Prole.info, The Housing Monster
Oakland, CA: PM Press, 2012, 147 pp; ISBN-13: 978-1-604865-30-1.
Anarchists have been wrestling with the politics of the built environment since the middle of the twentieth century, if not earlier. John F. C. Turner wrote influential books on architecture, Colin Ward put out worthy studies of housing and urbanism, and there is a small shelf of anarchist-inspired works on squats. These are the most conspicuous examples, but there are many others.
The Housing Monster is part of this tradition. Authored by someone (or some people) identified only as 'prole.info', this short, pamphlet-like work uses something that we typically take for granted--the house--as a springboard for a critical meditation on capitalist society as a whole. 'A house is more than four walls and a roof', writes prole.info. 'From its design and production to the way it is sold, used, resold and eventually demolished, it is crisscrossed by conflict. From the construction site to the neighbourhood, impersonal economic forces and very personal conflicts grow out of each other.'(p 4)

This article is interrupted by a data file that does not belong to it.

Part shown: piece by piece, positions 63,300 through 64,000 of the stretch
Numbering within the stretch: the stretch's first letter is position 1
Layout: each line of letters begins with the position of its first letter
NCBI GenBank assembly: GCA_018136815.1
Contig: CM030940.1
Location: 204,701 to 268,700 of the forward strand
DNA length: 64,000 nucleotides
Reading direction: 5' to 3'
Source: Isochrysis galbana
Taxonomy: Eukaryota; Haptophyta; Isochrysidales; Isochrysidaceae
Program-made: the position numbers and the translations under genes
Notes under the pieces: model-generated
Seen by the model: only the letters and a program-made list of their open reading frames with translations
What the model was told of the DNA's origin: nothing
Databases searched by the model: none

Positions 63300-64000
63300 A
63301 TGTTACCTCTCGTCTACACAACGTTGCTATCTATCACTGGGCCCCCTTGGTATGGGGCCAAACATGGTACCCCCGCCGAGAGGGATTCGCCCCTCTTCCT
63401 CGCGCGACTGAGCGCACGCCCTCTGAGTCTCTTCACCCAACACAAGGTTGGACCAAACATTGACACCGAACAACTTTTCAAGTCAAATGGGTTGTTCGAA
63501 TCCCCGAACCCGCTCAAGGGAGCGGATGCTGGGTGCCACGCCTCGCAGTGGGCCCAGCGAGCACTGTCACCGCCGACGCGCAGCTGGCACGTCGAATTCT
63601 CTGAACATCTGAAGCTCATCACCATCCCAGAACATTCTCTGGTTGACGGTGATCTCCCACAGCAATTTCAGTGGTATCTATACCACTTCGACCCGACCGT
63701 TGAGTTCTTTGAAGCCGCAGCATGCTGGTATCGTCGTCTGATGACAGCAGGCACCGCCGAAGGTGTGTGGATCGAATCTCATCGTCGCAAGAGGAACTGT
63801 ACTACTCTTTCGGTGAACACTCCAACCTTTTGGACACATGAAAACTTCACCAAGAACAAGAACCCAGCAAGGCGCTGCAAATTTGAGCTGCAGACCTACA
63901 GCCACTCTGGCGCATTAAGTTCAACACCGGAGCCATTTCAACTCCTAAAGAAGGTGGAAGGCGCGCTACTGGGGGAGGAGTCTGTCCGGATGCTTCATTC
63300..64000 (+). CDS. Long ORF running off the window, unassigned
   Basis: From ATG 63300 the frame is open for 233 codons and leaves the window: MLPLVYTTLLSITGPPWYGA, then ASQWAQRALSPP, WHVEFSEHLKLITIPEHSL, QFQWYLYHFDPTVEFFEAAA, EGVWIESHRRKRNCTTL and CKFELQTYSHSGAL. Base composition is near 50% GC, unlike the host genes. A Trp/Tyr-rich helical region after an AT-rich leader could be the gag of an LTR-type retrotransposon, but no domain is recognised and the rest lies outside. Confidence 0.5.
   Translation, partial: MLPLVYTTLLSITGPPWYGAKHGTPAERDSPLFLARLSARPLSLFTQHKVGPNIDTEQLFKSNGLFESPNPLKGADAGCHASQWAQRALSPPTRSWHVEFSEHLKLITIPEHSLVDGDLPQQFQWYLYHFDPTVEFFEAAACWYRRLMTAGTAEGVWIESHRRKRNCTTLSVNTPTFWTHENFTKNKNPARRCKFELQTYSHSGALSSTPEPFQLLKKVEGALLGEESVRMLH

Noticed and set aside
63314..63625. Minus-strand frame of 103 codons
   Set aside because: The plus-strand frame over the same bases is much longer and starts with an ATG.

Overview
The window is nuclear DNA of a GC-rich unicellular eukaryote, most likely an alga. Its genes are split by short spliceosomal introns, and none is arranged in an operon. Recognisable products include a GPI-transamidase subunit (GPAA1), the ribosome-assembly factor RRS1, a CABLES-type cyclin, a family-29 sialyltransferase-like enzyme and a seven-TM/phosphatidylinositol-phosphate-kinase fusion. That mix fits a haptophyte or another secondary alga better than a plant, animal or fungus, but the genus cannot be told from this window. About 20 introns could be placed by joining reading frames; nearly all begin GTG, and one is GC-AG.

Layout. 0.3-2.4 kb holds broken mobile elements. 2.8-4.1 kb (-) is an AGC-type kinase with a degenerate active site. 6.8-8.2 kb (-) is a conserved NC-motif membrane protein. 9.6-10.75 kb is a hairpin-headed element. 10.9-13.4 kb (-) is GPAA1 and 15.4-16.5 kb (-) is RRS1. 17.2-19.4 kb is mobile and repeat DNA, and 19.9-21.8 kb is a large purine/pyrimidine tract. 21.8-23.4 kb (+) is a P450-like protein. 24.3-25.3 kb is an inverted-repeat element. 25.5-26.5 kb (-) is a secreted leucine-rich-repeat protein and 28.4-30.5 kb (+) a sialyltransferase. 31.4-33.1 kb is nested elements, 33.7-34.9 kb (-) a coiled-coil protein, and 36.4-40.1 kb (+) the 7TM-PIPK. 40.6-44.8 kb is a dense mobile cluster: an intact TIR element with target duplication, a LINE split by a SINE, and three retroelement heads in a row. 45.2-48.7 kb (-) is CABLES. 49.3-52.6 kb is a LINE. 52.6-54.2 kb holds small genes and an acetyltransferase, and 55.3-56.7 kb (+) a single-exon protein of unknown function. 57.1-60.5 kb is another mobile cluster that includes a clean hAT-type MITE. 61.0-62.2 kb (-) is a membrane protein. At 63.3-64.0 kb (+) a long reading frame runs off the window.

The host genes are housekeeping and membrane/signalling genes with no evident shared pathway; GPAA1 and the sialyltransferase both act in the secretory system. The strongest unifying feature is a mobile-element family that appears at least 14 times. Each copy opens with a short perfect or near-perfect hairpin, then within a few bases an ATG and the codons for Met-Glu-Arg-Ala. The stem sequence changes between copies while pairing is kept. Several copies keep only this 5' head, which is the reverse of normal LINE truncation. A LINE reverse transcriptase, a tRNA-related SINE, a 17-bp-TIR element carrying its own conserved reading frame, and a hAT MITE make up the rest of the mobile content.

The goal of The Housing Monster is to unpack and clarify these conflicts and show how their resolution requires a revolutionary transformation of the social context that produces them. Modelled loosely on Marx's analysis of the commodity in Capital, it begins with a discussion of the home as a physical fact, which leads to a discussion of the construction industry and construction work, which leads to a consideration of neighbourhoods and urban planning, which leads to an excursus on attempts at housing alternatives, which leads, finally, to a call to abandon reform and abolish capitalism as a whole. For prole.info, serious reflection on housing pushes us to think beyond the present society.
The Housing Monster operates at a high level of generality and abstraction. Filled with dramatic, black-and-white illustrations and...